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Don’t Believe Everything You Think

self-talk3

Recently I read about a study on self-cyberbullying. I didn’t even know that was a thing. But apparently 1 in 20 teens have anonymously posted mean comments about themselves online. What the?!

As for the reasons why, boys were more likely to say they were just trying to get attention. Girls were more likely to say that they were depressed or psychologically hurt. My guess is that some of the boys may have also been depressed or hurting, but it’s not cool for guys to admit this.

In a way, I guess it’s not that surprising, given the thoughts that go through our heads all day long. Maybe most of us don’t say them out loud or post them online, but they are often as cruel as the things that trolls post to upset people.

I’ve talked about some of the things that go through my head. Stuff like, no one gives a crap about you. Because I’m on to my inner bully, now, it tries to trick me by making it seem like a compassionate statement at first. It’s OK. No one has to care. Even though lots of people care.

In therapy I encourage clients to practice mindfulness by noticing these unkind thoughts and to question their validity. They are so automatic, so ubiquitous, that we think we are our thoughts, when in reality, our brains generate all kinds of statements that aren’t true. I am a terrible person. The world would be better off without me.

Then I tell them to practice self-compassion by replacing that thought with something kind. It’s going to be OK. You’re doing the best that you can. Or if nothing else, to at least replace it with something neutral. Right now I’m in pain, but at some point, I will feel better.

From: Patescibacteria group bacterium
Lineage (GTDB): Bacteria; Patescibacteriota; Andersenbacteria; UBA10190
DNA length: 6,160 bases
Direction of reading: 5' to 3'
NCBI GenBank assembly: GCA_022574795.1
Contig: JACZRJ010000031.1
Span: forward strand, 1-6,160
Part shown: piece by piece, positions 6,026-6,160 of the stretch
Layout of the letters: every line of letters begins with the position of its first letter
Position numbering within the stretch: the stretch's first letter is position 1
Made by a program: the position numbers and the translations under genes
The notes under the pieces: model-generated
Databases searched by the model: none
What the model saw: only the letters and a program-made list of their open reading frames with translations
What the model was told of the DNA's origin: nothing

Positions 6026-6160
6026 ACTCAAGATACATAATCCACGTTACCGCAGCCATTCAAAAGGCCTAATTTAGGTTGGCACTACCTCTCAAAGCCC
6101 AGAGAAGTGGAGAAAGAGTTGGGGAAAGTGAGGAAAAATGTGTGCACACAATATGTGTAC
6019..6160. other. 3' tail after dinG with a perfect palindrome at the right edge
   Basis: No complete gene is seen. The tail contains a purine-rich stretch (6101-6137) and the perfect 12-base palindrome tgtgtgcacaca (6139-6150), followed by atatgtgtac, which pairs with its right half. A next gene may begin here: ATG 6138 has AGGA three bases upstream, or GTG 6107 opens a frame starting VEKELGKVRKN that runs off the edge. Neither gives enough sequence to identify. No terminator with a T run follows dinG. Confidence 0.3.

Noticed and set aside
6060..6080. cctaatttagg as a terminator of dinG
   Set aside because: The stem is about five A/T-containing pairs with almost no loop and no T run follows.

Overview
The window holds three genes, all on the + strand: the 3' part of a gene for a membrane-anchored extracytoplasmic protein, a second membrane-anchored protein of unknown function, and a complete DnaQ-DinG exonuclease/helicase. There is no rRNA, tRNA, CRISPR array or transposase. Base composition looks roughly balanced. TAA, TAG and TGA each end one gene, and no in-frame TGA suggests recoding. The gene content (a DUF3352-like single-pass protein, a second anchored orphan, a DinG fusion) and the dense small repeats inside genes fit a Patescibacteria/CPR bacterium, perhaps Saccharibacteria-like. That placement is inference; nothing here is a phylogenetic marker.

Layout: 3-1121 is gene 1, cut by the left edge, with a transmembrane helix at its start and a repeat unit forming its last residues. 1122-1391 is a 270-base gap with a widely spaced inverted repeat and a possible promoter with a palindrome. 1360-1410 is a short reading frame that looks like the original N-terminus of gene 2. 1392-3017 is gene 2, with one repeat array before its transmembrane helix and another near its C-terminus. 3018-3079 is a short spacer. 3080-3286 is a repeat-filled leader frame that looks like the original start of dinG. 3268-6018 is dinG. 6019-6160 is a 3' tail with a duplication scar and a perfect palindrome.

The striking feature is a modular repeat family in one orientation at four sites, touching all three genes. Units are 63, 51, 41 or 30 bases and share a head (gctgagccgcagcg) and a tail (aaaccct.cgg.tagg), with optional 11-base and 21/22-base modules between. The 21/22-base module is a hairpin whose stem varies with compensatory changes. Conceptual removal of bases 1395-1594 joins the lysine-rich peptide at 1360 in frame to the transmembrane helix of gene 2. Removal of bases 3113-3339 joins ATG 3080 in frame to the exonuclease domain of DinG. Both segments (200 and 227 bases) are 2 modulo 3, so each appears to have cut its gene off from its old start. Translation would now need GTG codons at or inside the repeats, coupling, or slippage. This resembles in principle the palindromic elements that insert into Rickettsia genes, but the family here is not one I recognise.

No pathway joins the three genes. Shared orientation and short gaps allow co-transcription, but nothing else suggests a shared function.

I’ve found a couple of new strategies that work for me. A few months ago I wrote a post about my exercise in accepting love, and that works well. I can actually feel it–the unique sensation of love from each person in my life, as well as the love that people send out into the universe when they practice loving-kindness.

It’s an amazing feeling, but also a little overwhelming–like a wave that comes out of nowhere–and I lose my balance. I brace myself against it, in the same way I brace myself against something painful. And then I have to tell myself that it’s OK. I can let myself feel it. I can let myself be loved.

The other thing I have done is turn on all of the notifications on my phone. I used to find it annoying to have stuff pop up on my screen all the time. But this is when my inner bully is most likely to tell me that there won’t be a message on my phone because no one gives a crap about me.

Granted, most of the notifications are not messages sent by all of the people who love me. Sometimes they are from TJ Maxx, telling me that I haven’t bought the things I left in my cart and I better hurry because there are only a few more items left in stock. But seeing something on there, regardless of the content, is enough to confuse that voice and silence it in the moment.

So take that, troll! I win!

About Christy Barongan

I didn't know it at the time, but I wanted to be a psychologist so that I could figure out how to be normal. I think many people come to counseling for the same reason. What I've come to learn is that feeling good about myself is not about trying to be normal. It's about trying to be me. But it's a constant struggle for me, just like it is for everyone else. So I thought I would approach this task with openness and honesty and use myself as an example for how to practice self-acceptance.

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